Taxonomy term

benchmarks

Benchamrks: December 4, 1992: The Seattle Fault Zone is described

Since the early 1900s, scientists, boaters and residents have known that a ghostly, submerged forest of dead trees lurked just below the surface of Lake Washington, on Seattle’s eastern edge. The trees were mostly too deep to bother anyone until the Lake Washington Ship Canal opened in 1916, connecting the lake and Puget Sound and dropping the level of the lake three meters. Then the dead trees — many of which were still upright — became hazardous to boaters. In response, the U.S. Coast and Geodetic Survey and U.S. Army Corps of Engineers blasted and chained down 186 trees in one submerged forest. Forty years later, when a diver visited a different underwater forest in 28 meters of water, he found himself in a dense grove of dead trees — predominately Douglas fir — the largest of which had a circumference of 9 meters. 
 
04 Dec 2012

Benchmarks: November 29, 1991: The Interstate 5 dust storm injures hundreds

It was about 2:30 p.m. on the day after Thanksgiving and traffic was heavy on Interstate 5, which connects Northern and Southern California. A 31-year-old substitute teacher was traveling southbound on I-5 with her husband, 32, and their two sons, ages 4 and 1. They were a little north of Coalinga, a farming town in the San Joaquin Valley about 250 kilometers south of San Francisco.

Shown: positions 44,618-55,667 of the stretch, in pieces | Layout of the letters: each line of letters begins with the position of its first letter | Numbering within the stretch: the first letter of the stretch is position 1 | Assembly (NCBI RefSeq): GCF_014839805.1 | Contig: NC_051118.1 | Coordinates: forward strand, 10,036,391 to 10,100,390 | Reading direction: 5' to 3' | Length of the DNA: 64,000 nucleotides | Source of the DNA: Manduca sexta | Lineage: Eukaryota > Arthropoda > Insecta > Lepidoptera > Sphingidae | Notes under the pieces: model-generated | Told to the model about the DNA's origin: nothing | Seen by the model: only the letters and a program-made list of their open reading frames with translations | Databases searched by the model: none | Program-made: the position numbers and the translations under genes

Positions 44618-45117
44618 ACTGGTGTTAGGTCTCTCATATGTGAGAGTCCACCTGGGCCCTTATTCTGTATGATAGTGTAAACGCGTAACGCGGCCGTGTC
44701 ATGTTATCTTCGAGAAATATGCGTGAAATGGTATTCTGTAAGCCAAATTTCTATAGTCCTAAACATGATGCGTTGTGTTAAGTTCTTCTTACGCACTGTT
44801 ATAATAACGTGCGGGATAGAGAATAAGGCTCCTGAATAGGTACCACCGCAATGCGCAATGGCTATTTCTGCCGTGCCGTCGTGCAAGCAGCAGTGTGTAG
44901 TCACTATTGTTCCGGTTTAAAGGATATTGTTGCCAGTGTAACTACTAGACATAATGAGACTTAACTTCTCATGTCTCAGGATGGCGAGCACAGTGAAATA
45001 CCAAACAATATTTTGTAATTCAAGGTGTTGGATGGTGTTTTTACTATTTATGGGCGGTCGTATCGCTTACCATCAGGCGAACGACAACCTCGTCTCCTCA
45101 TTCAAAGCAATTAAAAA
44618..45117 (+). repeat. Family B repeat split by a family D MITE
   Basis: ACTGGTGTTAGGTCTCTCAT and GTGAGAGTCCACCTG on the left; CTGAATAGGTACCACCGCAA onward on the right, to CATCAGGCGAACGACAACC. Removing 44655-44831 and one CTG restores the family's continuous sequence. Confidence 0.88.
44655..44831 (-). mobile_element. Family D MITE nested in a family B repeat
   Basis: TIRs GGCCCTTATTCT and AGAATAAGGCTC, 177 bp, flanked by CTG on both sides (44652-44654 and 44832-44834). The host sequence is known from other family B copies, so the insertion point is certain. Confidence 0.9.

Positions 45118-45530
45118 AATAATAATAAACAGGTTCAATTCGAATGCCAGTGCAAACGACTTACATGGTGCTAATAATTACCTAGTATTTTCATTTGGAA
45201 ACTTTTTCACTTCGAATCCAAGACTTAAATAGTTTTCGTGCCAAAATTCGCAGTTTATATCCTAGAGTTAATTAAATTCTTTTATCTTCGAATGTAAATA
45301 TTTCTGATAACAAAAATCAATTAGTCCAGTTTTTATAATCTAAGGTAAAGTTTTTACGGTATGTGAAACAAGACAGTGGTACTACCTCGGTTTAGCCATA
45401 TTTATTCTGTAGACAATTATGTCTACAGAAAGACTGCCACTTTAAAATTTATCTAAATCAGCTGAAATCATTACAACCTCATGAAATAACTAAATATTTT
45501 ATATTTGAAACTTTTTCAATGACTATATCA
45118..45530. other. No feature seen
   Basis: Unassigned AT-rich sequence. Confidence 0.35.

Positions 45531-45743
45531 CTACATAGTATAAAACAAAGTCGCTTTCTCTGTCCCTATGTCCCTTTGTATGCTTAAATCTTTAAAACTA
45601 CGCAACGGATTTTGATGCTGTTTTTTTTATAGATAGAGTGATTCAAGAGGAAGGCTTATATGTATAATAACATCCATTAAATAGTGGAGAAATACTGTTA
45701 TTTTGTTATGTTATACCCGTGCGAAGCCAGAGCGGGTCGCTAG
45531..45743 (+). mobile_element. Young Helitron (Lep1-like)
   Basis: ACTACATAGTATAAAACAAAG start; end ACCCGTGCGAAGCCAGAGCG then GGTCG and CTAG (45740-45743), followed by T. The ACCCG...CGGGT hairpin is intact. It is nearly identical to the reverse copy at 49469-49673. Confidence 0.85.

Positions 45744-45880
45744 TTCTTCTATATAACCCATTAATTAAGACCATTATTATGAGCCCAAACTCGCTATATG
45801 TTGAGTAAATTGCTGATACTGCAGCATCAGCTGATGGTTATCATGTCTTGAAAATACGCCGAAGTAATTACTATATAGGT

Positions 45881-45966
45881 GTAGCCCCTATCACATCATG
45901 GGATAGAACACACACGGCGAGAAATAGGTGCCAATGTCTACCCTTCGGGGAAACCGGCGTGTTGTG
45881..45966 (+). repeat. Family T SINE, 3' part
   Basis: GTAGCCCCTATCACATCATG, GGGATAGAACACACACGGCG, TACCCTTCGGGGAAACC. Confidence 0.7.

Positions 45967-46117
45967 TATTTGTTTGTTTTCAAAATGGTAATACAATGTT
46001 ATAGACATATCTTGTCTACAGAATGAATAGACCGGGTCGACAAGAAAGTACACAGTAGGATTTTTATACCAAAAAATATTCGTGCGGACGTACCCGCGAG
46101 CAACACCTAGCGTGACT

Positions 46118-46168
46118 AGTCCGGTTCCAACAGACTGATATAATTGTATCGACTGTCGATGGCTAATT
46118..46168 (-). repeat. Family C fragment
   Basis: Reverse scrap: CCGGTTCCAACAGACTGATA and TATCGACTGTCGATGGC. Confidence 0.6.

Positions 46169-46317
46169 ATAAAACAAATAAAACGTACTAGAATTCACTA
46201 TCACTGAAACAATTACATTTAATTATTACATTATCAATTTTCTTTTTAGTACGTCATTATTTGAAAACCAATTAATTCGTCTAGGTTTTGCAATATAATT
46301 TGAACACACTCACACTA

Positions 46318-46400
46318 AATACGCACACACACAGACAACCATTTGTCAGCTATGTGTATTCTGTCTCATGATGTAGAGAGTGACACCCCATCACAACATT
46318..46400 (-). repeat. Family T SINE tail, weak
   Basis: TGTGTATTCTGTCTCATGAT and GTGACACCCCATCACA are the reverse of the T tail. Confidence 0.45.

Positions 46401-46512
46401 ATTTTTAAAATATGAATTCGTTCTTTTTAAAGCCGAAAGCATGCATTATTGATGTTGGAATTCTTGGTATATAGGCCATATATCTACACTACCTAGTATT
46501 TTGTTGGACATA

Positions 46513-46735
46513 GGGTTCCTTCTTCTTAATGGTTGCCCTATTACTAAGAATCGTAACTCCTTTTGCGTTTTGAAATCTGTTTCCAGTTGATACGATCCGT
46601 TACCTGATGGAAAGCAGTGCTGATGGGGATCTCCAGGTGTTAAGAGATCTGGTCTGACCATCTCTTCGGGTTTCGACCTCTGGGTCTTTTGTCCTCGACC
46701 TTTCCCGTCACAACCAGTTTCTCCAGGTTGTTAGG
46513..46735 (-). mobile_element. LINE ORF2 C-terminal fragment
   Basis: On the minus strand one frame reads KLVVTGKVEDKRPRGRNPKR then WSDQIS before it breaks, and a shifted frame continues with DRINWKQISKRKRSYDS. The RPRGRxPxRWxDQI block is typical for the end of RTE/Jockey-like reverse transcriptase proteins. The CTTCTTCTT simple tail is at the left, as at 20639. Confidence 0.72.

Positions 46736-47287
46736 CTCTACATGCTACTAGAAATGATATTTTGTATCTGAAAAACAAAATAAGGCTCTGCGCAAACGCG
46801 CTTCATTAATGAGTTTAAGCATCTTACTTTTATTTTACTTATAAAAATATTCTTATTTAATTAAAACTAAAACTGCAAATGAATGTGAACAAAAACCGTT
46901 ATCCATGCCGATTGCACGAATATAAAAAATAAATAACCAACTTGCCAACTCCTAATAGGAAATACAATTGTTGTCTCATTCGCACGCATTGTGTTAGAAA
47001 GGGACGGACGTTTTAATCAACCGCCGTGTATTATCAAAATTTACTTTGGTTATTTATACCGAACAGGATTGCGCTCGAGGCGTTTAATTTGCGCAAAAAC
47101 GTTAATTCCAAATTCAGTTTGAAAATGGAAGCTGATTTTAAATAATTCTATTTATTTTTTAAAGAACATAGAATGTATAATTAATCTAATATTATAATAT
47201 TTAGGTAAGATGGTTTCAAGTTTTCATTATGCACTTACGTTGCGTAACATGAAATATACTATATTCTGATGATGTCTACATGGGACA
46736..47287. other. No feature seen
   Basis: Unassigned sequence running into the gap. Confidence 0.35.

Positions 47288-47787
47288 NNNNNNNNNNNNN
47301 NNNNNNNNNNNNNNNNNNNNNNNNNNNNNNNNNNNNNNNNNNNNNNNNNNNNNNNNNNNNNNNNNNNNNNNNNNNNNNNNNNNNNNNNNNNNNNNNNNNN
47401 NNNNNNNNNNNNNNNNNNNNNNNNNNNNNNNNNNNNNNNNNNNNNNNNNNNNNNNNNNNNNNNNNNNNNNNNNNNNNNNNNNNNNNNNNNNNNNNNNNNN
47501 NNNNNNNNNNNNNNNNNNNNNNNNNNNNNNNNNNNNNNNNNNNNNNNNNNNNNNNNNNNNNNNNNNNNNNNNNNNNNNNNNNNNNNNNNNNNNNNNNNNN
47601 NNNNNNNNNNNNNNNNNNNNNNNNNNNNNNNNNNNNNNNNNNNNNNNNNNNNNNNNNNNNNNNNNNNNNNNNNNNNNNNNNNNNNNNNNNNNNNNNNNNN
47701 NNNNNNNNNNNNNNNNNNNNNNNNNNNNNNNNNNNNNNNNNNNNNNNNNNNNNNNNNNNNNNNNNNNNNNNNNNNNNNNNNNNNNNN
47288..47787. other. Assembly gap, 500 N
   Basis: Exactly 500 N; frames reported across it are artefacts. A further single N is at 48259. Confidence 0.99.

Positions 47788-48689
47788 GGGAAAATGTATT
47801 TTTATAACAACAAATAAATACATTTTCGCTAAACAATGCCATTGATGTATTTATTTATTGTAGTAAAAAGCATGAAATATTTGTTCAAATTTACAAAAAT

01 Nov 2012

Benchmarks: October 1, 1960: Camp Century, a cold war ice fortress is built

The soldiers who staffed Camp Century enjoyed many of the same accommodations as their fellow soldiers at bases around the world. They had a mess hall, a chapel, a theater, a dispensary, an emergency room and even a hobby shop, all onsite. Just like their counterparts elsewhere, Camp Century’s soldiers got out of bed, shaved, showered and went to work. However, when Camp Century personnel opened the door and walked from their quarters, they saw only one thing: snow. No sun, no moon, no sky, and no distant horizon. Just a corridor with walls, floor and ceiling made of snow.
 
02 Oct 2012

Benchmarks: September 23, 1933: The U.S. oil industry arrives in Saudi Arabia

Saudi Arabia currently produces about 11 million barrels of oil per day, edging out Russia and the U.S. to rank first in the world in production, according to the U.S. Energy Information Administration. The desert kingdom also has proven reserves of more than 260 billion barrels — spread among numerous fields (though most reside in a handful of giant fields) — amounting to about one-fifth of the world’s total. The country exports more oil than any other and exerts an undeniably prominent influence on the world oil market from its seat in the Organization of the Petroleum Exporting Countries (OPEC).
 
03 Sep 2012

Benchmarks: August 24, 1873: The Mount of the Holy Cross is found, photographed and mapped

The rumors had persisted for decades, some said for centuries. Deep in the Colorado Rockies was a mystical mountain. Upon the face of a towering peak rose a massive cross, formed by snow accumulating in two huge cracks. In his 1868 book, “The Parks and Mountains of Colorado: A Summer Vacation in the Switzerland of America,” journalist Samuel Bowles wrote, “It is as if God has set His sign, His seal, His promise there — a beacon upon the very center and hight [sic] of the continent to all its people and all its generations.”